Europe History Trip

2017 09 28 history trip web 01After a near 20 hour journey, we arrived safely in Rome. Our three days spent in Italy were a time where we explore the Ancient world and enjoyed Italian cuisine and culture.

Each morning we woke up to nuns singing as we stayed in a monastery which was only a short walk to the Colosseum. It had glorious views of Rome and also quiet gardens for reflection which were ideal for devotions and reflection time. Each day we have devotions and Mrs Fletcher started the trip with us all considering Psalm 90 and that "from everlasting to everlasting [God] is God".

Our first day was a tour of the Colosseum, the Forum and Palatine Hill. Lots of things were discovered for students such as:

  • that the colosseum was built in 8 years and constructed quickly for the time because of the use of arches. Arches were easy to replicate.
  • a pulley lift system was used for the games and shows, lifting an exotic array of animals including lions and alligators.
  • a series of underground tunnels connected the colosseum to the gladiator barracks on the other side of the square allowing gladiators to come and go in secret so spectators wouldn't see them.
  • the emperor funded the games and building of the colosseum as a form of propaganda. This helped to ensure the support of the public. The opening games went for 100 days straight.

We stood in awe of the ancient architectural feat.

The Roman Forum was also an incredible site as we saw:

  • it was the centre of roman world for business, trade, religion and social life.
  • the street contained different coloured sections for pedestrian or chariot use in ancient times.
  • temples surrounding and intermixed with all aspects of life
  • the Palatine Hill which had the emperor's house. We walked through it and enjoyed imagining what life would have been like.

On this day we also visited the National Memorial Vittoria Emmanuel II, a large white marble building standing as a monument for the unification of Italy in 1861. In 1921 the tomb of the unknown soldier was added to the monument. We also walked the long way round to the Trevi Fountain where we tossed coins over our heads into the water along with the rest of Rome who were also visiting.

The second day was just as busy with a two hour bus trip to see Pompeii and Herculaneum. Year 12 Ancient History study Pompeii and Herculaneum as their core study so this meant that this day was particularly important for these students.
We walked through the streets of the busy commercial town of Pompeii imagining the citizens in their togas crossing the street over the raised blocks so that they wouldn't get sewage and other waste on themselves. We imagined Ancient Romans going from bakeries to other store fronts before visiting the forum to trade, a temple or government buildings. It was sobering to stand where people walked before the eruption of Mt Vesuvius in 79AD.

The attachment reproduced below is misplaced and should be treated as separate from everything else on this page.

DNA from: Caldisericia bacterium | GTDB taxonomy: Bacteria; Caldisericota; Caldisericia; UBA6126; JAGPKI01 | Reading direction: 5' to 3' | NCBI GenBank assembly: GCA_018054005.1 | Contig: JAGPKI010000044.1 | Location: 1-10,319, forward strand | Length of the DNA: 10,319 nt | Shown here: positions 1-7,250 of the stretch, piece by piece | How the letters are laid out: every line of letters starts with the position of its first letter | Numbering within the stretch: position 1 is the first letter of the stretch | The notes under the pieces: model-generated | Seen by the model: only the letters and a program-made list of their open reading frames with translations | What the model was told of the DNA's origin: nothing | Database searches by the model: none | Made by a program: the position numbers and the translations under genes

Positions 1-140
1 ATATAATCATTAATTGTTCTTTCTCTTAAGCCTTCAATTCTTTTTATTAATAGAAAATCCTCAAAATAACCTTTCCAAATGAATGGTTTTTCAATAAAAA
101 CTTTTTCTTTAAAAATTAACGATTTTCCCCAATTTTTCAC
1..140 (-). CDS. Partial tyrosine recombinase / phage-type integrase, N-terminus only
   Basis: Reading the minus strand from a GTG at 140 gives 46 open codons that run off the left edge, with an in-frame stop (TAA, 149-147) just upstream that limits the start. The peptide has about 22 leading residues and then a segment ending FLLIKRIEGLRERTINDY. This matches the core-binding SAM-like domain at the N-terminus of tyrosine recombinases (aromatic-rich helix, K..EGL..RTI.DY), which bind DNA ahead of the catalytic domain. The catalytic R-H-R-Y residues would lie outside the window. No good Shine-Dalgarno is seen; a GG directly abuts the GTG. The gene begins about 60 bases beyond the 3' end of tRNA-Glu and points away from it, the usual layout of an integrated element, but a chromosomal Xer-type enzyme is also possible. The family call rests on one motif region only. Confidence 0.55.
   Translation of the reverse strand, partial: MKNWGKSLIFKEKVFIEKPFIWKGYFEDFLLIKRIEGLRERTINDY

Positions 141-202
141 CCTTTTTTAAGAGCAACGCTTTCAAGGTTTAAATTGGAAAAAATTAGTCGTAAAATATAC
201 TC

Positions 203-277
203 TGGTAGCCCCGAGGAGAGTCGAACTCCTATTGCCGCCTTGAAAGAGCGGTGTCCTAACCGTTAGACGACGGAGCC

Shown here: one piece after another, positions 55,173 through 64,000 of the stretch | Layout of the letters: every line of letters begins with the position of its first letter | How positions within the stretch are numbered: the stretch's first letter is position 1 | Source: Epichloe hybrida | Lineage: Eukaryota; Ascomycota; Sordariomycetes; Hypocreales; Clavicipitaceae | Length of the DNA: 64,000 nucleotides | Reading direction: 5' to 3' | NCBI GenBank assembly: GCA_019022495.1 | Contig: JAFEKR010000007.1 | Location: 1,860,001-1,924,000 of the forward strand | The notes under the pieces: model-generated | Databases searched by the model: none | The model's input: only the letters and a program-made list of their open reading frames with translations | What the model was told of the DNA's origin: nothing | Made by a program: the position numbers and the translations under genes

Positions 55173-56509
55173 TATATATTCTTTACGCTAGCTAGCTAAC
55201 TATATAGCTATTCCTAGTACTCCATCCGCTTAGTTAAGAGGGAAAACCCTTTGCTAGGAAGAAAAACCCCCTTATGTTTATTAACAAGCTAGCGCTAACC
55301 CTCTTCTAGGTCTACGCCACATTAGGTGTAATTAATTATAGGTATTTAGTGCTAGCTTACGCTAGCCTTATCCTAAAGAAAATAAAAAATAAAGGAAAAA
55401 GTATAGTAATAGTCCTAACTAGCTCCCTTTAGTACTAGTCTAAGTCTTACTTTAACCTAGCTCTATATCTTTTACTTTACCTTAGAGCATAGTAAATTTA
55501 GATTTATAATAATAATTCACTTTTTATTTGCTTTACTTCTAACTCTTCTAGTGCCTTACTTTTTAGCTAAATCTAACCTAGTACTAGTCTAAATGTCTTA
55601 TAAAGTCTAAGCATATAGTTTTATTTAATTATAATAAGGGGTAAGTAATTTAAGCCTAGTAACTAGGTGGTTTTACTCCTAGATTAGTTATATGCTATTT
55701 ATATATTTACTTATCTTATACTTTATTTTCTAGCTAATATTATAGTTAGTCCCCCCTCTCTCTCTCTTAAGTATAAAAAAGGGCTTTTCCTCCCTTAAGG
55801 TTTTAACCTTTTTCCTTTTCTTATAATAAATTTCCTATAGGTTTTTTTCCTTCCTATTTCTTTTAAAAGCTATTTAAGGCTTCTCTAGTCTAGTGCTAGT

We then travelled down the road to the coastal ancient town of Herculaneum. The modern city of Ercolano was built over Herculaneum as it was covered in mud from the eruption. This means that only part of the ancient city is excavated. Herculaneum was very different to Pompeii as it was a small town which had mostly wealthy and well educated people living in it. It served a similar function to a small holiday town on the coast today. It was exciting to see carbonised matter which was preserved due to the heat from the eruption and which gave particular insight into the lifestyles of the upper class. It was moving for us all seeing the remains of people lying in the boat sheds as they waited for the Roman fleet to rescue them from the disaster by sea. The Roman fleet didn't arrive which meant that hundreds of men, women and children who were crouched there passed away.

This day finished with reflecting on the life of Onesimus in the book of Philemon and the change that happened when he became a Christian in his time in Rome after leaving Philemon and meeting Paul. We reflected on the call to live a life differently to the rest of the world because of what Jesus has done on the cross and how the change in Christians happens because of the Holy Spirit.

Our final day in Rome was spent visiting the Vatican and St Peter's Basilica. An early morning start meant that we beat the crowds and were able to wonder at the ceiling in the Sistine Chapel. Scenes which depicted the life of Christ, of Moses and also judgement day. The mastery of this artwork left us standing in awe again as we marvelled at the craftsmanship and also the narrative it told. This was also a unique day as we were able to climb the steps of St Peter's and see the view from the top looking down into the church but also then outwards to the rest of Rome.

The afternoon comprised of a visit to the Spanish Steps and then to pack our bags and rest in the afternoon. The evening was spent having pizza for dinner and then reflecting on God's gift of grace in Jesus which has been freely given to us. That it is not by works we are saved, but rather through Jesus' death in our place and in his resurrection.

Our time in Rome to marvel at the sites of the Ancient World, to walk in the same places as those in the time of Christ, to imagine the hustle and bustle and excitement of the games and to see the places where the gospel spread in the early church, was a time we will not forget. Eating pizza, pasta and gelato at nearly every meal has left us feeling full as we now travel onto the next part of our trip in Poland.

Please thank God for the safety so far and for the opportunity to see what we have seen. Please also thank and praise God for the way the gospel was shared in the ancient world by the early church. Please also pray that as we travel to Poland and Germany that we would continue to be safe and healthy as we learn more about both WW2 and the Cold War.

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